So far I’ve tried camel milk and donkey milk, so when fellow blogger and chocophile Estelle Tracy from 37 Chocolates suggested a cross-country swap, I jumped at the opportunity to try a goat milk bar from Philly’s own Chocolate Alchemist!
I had heard that Robert Campbell (aka the “Chocolate Alchemist”) uses hand-stitched wrappers made from re-usable Nepalese lokta paper, so I took the time to carefully unstitch one side of the packaging…
only to later realize that I merely needed to lift the round sticker from the back of the packaging to release the foil wrapped bar from the envelope enclosure…DOH! Face palm! :0
The bar had broken in half during transit to California, but that made it easier for me to compare “back” and “front” at the same time:
The “back” looks a little mottled, full of swirls and tiny dots; while the “front” is shinier despite a slightly grainy/flecked appearance with some “ghosting” marring the finish.
Segmenting the rectangles to create tasting morsels, there is a soft/dull snap and the pieces are a little crumbly. I really shouldn’t have been surprised by the amount of nooks and crannies at the break, since that’s the texture you get when cacao beans are minimally processed.
Robert strongly believes in creating blends instead of single origins, using only all-natural, unrefined sweeteners and eschewing the “standard” 70% bar; so this 65% bar is a blend of Dominican and Peruvian beans, sweetened with local maple sugar.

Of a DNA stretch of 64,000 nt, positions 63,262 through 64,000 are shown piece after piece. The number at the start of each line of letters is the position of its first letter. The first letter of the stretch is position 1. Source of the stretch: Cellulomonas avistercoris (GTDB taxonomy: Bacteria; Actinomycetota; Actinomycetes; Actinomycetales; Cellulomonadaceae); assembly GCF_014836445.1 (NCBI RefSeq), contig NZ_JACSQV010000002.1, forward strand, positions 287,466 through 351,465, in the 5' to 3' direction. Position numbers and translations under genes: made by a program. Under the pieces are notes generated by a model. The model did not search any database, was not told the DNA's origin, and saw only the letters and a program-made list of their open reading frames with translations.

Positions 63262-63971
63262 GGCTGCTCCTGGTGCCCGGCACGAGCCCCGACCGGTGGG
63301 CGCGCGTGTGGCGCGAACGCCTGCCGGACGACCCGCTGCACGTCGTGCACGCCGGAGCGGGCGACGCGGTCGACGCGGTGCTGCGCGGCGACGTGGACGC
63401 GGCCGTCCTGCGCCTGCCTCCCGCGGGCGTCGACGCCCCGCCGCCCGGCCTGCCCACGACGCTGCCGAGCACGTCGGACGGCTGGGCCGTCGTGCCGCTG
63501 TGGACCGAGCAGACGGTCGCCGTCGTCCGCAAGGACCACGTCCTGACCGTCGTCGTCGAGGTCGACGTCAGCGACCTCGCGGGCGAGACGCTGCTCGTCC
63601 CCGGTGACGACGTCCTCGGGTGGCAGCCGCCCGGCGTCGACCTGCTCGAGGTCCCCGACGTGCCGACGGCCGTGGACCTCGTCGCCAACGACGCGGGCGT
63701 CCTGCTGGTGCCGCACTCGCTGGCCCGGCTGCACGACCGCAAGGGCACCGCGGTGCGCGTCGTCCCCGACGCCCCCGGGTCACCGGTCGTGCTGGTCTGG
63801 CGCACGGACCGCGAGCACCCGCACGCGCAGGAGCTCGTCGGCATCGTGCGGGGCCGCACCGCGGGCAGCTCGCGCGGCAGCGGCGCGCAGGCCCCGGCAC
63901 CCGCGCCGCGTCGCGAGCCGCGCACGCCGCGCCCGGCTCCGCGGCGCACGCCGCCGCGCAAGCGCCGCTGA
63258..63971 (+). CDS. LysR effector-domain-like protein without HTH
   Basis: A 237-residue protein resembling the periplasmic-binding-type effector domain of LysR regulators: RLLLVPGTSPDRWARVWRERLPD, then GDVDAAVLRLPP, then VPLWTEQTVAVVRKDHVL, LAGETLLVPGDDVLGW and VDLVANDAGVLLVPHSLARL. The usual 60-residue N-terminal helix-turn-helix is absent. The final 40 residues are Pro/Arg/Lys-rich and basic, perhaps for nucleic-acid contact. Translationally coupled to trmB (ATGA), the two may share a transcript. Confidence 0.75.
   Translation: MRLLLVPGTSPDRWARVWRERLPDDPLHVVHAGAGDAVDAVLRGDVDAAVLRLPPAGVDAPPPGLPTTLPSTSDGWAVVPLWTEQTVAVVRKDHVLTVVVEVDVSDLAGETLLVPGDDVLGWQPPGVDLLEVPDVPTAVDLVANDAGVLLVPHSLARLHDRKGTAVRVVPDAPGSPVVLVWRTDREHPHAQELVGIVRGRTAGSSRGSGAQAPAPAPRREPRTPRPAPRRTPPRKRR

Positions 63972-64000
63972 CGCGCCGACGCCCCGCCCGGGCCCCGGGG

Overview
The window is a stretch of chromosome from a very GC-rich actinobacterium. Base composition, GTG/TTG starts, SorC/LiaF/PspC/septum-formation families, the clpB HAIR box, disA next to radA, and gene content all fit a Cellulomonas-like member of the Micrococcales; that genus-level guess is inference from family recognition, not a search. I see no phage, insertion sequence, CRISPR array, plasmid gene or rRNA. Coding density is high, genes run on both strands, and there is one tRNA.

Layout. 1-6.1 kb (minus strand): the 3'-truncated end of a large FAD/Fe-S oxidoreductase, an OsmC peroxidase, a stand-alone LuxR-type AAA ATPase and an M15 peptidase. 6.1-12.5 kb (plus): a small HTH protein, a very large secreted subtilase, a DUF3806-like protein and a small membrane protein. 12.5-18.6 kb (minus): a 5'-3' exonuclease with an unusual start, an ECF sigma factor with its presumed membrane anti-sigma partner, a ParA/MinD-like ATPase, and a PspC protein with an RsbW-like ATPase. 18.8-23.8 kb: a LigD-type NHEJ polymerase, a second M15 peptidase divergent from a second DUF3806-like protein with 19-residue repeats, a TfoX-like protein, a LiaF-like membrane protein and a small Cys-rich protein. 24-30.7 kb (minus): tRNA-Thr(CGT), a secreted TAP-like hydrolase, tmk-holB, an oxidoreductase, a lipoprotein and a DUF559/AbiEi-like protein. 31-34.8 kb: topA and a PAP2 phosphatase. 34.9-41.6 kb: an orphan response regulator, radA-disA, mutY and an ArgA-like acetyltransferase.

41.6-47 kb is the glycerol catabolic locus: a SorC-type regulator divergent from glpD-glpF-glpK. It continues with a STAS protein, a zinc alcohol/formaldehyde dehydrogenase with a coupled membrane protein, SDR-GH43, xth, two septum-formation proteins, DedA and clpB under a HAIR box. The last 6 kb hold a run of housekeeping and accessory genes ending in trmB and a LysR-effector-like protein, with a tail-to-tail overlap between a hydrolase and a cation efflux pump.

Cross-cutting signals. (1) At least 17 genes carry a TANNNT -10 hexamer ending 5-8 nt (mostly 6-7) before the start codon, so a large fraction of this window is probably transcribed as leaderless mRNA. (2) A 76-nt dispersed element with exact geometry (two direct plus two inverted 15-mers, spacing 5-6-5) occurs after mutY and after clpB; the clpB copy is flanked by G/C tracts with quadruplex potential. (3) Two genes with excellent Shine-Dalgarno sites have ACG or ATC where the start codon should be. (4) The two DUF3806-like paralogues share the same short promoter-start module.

There is a musty, earthy aroma to the bar; but I was completely unprepared for the intense sour, tangy goat cheese flavor. This was sharp, almost like a blue or Roquefort cheese or a yogurt on the edge of going past the expiration date! Honestly, a little goes a long way & this is not a bar that I would recommend eating all in one sitting!
As you might know, if you follow the Chocolate Alchemist on Instagram, he is fiercely outspoken and un-apologetically direct when speaking his mind about subjects near and dear to his heart. While I’ve not had the opportunity to meet him, based on what I’ve seen of his interactions with others online, he is very generous and supportive of his friends and family. Where other chocolate makers might try to tone down or tame the “wild” flavors of cacao to be more universally palatable or accessible to everyone, he unabashedly embraces the brash tastes for what they are.
Melting a piece on my tongue (yes, I was “brave” enough to do so), I felt the abrasiveness from tiny errant pieces of cacao nibs; though, overall, it wasn’t as grainy or gritty as some stone ground chocolate bars that I’ve tried in the past.
Is this chocolate for everyone?! No…but I think that’s OK. If everything was homogeneous, then how could you appreciate or realize when something stands out as being different or unique?
You’ll also enjoy reading Estelle’s article from Edible Philly where she dedicates several paragraphs to describe Chocolate Alchemist chocolate bars, as well as Robert himself…you’ll need to scroll down toward the bottom of that article for the section called “Bean-to-Bar Chocolate in Philadelphia.” Make sure you don’t miss the lead-in photo at the top of the webpage since it shows what a block of un-tempered, aged goat maple chocolate looks like when it is dappled with fat “bloom.”
In the spirit of blending, I just sampled a piece of the goat milk bar with last week’s foie gras bar and discovered it’s a surprisingly well-balanced combination! Dare to be different & stay curious! ;-p
For more information about the Chocolate Alchemist and to order his products online, check out: https://www.chocolatephilly.com/